Davis Gaines

Davis Gaines

Davis Gaines is a Broadway musical star, widely know for his portrayal of the title role in the wildly successful musical, The Phantom of the Opera. He played the role of Anthony in last year’s concert version of Sondheim’s Sweeney Todd, winning more fans with his rich baritone voice and engaging onstage presence.

But there’s a big difference between performing on stage and performing in an intimate cabaret setting. On stage, the performer is physically separated from the audience. In the large theaters that house big musicals the actor must project both voice and acting broadly, reaching out to the distant corners of the balcony; subtlety is not the name of the game. In an intimate club, a big voice is not a particular requisite; it doesn’t take much in a small room, especially with amplification, to sound like a belter. On stage, the actor is in a role defined by a script, placed in the context of a larger theatrical experience. In cabaret, the focus shifts to the phrasings of songs, the intelligent delivery of a balanced and varied program, the way the artist connects directly to his listeners.

Gaines’ debut at San Francisco’s Plush Room last night was a decidedly disappointing affair.He acknowledged that he and the three musicians backing him up had met just that day and the program was clearly underrehearsed. Undoubtedly the performance will improve over the course of the engagement, but to open on such a note smacks both of unprofessionalism and a lack of respect for the paying audience.

Opening with Carole King’s "Will You Still Love Me?," Gaines immediately displayed his preference for croony, romantic songs, which he gives an almost invariably croony, romantic reading. Starting small, he built in volume, occasionally displaying a wide vibrato. Cabaret favorite John Bucchino was represented with two songs, ""Not a Cloud in the Sky" and "Unexpressed." Gaines handled these sophisticated lyrics well, as he did Amanda McBroom’s"Dance."

By now, however, a certain sameness was evident in the programming. Gaines admitted to the audience his predilection for songs of "drama and angst," and the entire evening was overweighted in such material. Gaines failed to give sufficiently unique readings to each to make then stand out individually. And when he opened up that big voice, the sound took on a harsh edge and rather overwhelmed the small room. (Later in the evening he held the mike much lower and the result was significantly improved.)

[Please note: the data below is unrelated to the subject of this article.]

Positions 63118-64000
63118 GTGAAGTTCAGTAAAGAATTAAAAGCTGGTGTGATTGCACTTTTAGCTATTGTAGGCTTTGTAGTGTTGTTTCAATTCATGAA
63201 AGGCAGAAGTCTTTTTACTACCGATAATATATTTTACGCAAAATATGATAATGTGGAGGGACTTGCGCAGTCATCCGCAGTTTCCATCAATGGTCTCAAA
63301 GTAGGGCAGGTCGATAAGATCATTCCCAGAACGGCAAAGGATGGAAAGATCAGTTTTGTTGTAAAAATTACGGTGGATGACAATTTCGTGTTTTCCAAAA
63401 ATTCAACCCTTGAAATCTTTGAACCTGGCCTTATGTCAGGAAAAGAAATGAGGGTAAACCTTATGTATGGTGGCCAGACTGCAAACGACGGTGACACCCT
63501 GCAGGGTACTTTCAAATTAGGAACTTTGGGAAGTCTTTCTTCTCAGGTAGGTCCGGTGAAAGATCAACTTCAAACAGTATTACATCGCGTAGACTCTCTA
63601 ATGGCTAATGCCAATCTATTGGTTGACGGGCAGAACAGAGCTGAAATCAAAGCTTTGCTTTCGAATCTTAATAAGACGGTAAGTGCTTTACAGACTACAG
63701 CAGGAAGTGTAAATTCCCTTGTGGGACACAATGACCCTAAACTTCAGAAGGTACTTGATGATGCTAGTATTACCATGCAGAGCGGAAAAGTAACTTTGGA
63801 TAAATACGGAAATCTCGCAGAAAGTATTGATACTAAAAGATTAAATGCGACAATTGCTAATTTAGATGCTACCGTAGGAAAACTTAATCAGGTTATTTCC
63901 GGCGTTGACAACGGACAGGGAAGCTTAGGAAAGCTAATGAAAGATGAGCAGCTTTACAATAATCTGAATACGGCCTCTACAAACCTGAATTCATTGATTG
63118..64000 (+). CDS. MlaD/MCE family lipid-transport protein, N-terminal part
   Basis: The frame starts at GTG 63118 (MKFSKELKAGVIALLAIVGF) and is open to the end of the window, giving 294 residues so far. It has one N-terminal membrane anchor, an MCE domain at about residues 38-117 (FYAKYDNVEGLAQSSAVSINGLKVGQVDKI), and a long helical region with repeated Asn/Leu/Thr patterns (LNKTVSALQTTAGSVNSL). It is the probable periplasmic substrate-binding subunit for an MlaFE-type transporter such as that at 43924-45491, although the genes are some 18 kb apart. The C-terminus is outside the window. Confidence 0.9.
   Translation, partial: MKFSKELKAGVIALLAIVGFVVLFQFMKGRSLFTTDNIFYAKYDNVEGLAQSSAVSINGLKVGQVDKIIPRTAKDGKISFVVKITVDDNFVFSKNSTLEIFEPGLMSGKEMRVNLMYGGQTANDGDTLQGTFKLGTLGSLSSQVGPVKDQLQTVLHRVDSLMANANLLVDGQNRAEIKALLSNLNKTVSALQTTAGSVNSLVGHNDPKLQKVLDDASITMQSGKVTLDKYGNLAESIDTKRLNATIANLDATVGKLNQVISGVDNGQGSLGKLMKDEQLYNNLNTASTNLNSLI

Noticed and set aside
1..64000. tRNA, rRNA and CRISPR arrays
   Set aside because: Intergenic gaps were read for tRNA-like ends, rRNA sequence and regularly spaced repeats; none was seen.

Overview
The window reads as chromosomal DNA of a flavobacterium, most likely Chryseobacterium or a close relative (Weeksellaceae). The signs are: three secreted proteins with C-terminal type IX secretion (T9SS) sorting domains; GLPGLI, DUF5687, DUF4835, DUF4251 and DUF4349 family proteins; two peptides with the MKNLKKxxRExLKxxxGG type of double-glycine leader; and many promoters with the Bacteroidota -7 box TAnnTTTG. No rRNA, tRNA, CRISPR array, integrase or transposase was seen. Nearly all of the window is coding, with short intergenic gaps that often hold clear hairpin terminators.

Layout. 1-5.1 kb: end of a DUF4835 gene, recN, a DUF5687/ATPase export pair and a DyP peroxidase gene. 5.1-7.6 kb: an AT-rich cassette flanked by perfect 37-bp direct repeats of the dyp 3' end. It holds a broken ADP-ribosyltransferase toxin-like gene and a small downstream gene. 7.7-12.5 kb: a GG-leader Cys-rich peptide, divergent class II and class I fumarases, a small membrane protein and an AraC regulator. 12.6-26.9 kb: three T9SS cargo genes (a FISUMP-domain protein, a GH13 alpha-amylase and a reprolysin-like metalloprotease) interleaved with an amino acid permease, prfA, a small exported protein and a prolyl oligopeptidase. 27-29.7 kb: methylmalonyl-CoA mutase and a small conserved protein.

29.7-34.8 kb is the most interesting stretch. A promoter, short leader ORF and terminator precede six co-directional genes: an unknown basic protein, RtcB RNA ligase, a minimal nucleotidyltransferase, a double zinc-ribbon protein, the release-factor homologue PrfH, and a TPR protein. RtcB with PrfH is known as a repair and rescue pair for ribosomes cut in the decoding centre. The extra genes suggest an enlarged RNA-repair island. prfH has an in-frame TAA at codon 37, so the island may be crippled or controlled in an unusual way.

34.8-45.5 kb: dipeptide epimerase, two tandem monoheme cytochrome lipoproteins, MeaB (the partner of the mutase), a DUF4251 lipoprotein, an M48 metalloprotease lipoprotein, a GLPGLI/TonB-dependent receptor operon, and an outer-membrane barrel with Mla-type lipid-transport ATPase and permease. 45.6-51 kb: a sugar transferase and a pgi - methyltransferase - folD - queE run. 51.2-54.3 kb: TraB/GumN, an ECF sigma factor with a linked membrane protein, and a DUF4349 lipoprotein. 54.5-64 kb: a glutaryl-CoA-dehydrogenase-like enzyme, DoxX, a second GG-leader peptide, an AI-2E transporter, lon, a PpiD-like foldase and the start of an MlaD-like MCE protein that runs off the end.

Gaines is just about to release a new CD, a collection of Sammy Cahn songs and he included a selection of those in the show: "I’ll Only Miss Her," "Saturday Night," "All the Way." But it was with a novelty song by Zina Goldrich and Marcy Heisler, "The Morning After," that Gaines made a real mark. It’s a funny, ironic song with quick, almost patter-speed, lyrics. Gaines navigated the lines skillfully, articulated clearly and put his acting skills to work. It was the most alive moment of the program and the audience responded accordingly.

The it was back to the love songs with Rodgers and Hart’s "My Romance" and William Finn’s "Infinite Joy," the latter once again too big in its climax, overwhelming the small room. For his first encore, Gaines apologized for singing "I Left my Heart in San Francisco," but he gave it a thoughtful reading and made it sound fresh. Finally, he sang Cahn and Van Heusen’s "All My Tomorrows," a rather anticlimactic closing.

Gaines starts out with the important plusses of a strong instrument, acting skills, and considerable personal charm. But a successful cabaret act needs a wider variety of material, material tailored for a small venue, and a sense of pacing, all of which were seriously deficient in this show.

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San Francisco ,
Mr. Lazere founded culturevulture.net in 1998 and worked tirelessly to promote its potential as a means for communicating a distinctly personal yet wide-ranging selection of arts reviews. Under his leadership, the site grew in esteem as well as in “circulation", and is well-regarded nationally and internationally as a source for up-to-date, well-written criticism. Arthur passed away on September 30, 2006.